The most recent example of this is the House Republicans’ budget authored by Rep Paul Ryan, whose dodge was so egregious that he may have finally convinced people he’s not the fiscal hawk he’d like you to think he is (more like a chicken hawk). His budget lowers the top tax rate for both income and corporate taxes from its current 35 percent to 25 percent. The income tax cut alone adds over $4 trillion to the deficit over ten years, and comes on top of the $8-9 trillion cost of permanently extending the Bush tax cuts, which Ryan wants to do.
But not to worry. It’s all to be paid for later by closing unspecified tax loopholes.
Ryan is only the most recent D.C. Dodger. The Bowles-Simpson deficit-cutting plan, beloved by all, does a bit of the dodge, though to the credit of its authors, former Clinton chief of staff Erskine Bowles and retired GOP Sen. Alan Simpson, they provide an illustrative proposal that ends the tax break for dividends and capital gains and reduces the mortgage interest and employer health care deductions. Similarly, although the president’s recent corporate tax reform plan mentioned a few big-ticket tax breaks that would need to be closed, it left a lot to the imagination.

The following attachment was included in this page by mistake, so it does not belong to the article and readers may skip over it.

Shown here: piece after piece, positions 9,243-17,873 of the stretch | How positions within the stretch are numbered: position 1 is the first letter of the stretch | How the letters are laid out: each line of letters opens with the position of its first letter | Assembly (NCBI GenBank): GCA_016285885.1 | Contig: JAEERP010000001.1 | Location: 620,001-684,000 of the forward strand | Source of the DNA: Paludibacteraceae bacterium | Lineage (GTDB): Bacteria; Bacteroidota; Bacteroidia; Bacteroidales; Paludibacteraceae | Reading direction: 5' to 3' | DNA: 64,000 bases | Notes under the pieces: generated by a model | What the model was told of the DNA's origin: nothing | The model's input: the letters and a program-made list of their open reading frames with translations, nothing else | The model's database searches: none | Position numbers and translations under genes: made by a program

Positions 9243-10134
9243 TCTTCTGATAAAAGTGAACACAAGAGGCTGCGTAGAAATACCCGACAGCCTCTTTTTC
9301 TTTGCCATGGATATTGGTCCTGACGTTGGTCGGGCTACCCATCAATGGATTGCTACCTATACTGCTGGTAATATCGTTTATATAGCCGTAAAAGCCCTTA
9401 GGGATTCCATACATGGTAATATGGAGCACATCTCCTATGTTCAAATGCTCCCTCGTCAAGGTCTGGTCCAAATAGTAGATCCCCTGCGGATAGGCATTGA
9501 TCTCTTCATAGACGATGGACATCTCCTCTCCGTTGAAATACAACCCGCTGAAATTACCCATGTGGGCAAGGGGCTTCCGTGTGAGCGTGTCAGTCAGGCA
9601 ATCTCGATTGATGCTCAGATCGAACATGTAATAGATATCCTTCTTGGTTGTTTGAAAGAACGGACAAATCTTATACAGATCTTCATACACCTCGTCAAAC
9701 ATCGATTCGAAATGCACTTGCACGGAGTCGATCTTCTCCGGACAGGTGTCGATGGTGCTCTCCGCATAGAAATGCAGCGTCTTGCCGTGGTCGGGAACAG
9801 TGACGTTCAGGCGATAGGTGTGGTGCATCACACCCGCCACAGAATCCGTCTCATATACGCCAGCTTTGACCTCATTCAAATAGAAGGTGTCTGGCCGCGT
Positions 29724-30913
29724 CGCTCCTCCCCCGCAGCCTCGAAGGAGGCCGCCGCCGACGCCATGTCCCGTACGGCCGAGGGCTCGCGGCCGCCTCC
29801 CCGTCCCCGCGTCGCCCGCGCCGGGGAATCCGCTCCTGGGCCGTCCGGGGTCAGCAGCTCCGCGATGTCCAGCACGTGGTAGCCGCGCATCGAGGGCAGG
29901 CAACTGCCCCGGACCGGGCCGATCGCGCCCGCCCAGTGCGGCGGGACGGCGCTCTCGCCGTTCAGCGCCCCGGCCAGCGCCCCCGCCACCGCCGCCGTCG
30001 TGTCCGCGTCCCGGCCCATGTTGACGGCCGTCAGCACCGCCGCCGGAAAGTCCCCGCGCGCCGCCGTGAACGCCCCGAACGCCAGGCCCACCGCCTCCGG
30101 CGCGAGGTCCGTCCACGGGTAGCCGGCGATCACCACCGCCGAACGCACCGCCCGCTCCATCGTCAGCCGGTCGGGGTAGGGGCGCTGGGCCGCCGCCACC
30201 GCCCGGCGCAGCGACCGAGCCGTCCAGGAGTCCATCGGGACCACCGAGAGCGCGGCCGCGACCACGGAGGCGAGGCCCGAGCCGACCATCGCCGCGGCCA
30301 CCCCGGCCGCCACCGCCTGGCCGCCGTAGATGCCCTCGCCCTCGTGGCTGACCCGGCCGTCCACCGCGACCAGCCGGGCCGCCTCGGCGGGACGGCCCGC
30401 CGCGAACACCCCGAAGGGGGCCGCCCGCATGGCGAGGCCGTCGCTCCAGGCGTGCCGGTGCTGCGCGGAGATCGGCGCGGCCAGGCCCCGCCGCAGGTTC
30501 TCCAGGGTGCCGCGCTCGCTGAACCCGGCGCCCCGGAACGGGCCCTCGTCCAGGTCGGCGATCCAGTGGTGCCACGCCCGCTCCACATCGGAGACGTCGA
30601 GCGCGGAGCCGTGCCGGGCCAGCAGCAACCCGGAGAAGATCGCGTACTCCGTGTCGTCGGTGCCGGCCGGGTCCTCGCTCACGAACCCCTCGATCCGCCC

Some of you who follow this sort of thing may think I’m being too critical in the following sense. The best way to shut down tax reform is to evoke, right out of the gate, the ire of the lobbies behind the tax break you’re now explicitly going after. Better, it is said, to get people excited about lower rates; then, in the heat of negotiation, before the lobbyists can mobilize, policy makers will agree to the base broadeners.
I myself have played that game, helping to write budgets with magic asterisks. But I no longer think it makes sense.
Simply put, my fear is that the D.C. Dodge will leave us with the lower rates but without the broader base. People like the big-ticket expenditures – more than 90 percent of respondents to a recent poll thought the mortgage interest deduction was “very” or “somewhat” important – and Congress just isn’t up to making the case that you can’t have both lower rates and all the expenditures you want. Moreover, just mention a tax increase these days, and the 98 percent of House Republicans who signed Grover Norquist’s no-tax-pledge will be running attack adds in nanoseconds.